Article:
People who are planning how to handle their estates and assets may find that setting up a trust may provide several important advantages to them, depending on the complexity of their estates and the goals that they have. Trusts may present an important tool that people can use in order to accomplish several different things.
Trusts may be used to provide for a disabled relative. Certain categories of expenses that are not covered by disability benefits or Medicaid may be paid on behalf of the disabled relative by the trust without impacting their continued disability benefits eligibility. Other people set up trusts to provide themselves with better protection against their assets being seized to settle lawsuits, while still others choose trusts in order to avoid the associated publicity and high fees of the probate process.
Certain trusts may be established to reduce estate and gift taxes that would otherwise accrue if the contained assets went through probate. Trusts may also be set up in a way that conditions disbursements upon the beneficiary's meeting certain contingencies such as reaching a certain age, graduating from college and so on. Trusts are highly flexible and varied and can be designed to accomplish different estate goals.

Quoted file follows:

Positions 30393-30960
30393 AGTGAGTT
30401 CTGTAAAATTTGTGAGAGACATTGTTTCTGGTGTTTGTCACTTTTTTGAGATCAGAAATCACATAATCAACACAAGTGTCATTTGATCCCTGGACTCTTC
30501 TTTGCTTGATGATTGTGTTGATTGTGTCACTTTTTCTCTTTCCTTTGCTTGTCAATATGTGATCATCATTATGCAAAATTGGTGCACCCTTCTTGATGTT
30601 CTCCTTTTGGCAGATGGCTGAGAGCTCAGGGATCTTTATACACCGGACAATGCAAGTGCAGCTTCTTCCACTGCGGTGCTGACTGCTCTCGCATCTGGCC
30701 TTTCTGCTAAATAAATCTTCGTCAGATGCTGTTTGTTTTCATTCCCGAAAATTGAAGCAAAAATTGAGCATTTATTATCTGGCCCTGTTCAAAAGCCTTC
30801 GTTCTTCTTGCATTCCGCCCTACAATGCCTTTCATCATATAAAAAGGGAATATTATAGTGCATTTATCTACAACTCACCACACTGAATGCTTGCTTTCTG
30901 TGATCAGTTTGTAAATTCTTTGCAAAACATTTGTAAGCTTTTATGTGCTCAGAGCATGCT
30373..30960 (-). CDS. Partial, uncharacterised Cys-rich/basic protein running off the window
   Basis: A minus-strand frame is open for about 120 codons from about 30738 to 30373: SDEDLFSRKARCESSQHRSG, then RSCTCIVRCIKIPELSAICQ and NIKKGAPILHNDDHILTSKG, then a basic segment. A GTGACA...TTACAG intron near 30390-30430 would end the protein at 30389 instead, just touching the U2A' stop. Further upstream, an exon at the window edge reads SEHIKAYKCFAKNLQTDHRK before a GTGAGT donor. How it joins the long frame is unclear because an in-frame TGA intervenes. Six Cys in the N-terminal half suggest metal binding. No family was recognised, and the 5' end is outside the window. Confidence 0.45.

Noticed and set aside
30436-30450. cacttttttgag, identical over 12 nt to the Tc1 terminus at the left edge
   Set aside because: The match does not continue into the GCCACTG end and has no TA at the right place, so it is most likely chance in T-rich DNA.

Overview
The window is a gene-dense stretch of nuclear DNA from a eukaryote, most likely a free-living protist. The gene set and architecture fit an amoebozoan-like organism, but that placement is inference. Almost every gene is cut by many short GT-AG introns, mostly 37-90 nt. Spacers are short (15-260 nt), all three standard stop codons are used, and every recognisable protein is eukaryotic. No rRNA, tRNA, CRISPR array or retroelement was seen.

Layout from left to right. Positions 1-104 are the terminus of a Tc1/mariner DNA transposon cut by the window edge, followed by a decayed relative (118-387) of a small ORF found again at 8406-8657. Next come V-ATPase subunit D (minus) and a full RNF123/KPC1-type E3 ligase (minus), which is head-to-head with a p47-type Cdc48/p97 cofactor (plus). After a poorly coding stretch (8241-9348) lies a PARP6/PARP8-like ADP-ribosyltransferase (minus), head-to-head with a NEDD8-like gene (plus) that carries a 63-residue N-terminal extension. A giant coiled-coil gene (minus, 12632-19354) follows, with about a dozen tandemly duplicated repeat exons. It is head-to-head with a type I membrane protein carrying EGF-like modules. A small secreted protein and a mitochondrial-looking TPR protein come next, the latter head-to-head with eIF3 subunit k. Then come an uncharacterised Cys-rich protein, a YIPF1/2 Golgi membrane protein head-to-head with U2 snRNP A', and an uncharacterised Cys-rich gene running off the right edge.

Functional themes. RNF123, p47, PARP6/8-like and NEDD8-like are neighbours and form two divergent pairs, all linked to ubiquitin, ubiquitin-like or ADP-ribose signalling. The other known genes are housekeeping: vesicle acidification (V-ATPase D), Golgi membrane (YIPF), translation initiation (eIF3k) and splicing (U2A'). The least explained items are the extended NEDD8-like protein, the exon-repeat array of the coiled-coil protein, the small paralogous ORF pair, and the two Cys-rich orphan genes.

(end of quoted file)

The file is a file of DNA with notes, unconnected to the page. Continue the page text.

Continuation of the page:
People who have specific needs or highly complex estates with significant holdings in real estate or antiques may benefit by choosing to form a trust suited for their purposes. They may wish to speak with their estate planning attorney about the advisability of a trust in their particular case. An attorney may be able to help his or her clients choose whether to set up a trust and may be able to help set up one in a manner that is individually suited for his or her clients' particular goals.
Source: CNN Money, "Estate planning: Is a trust beneficial?", November 25, 2014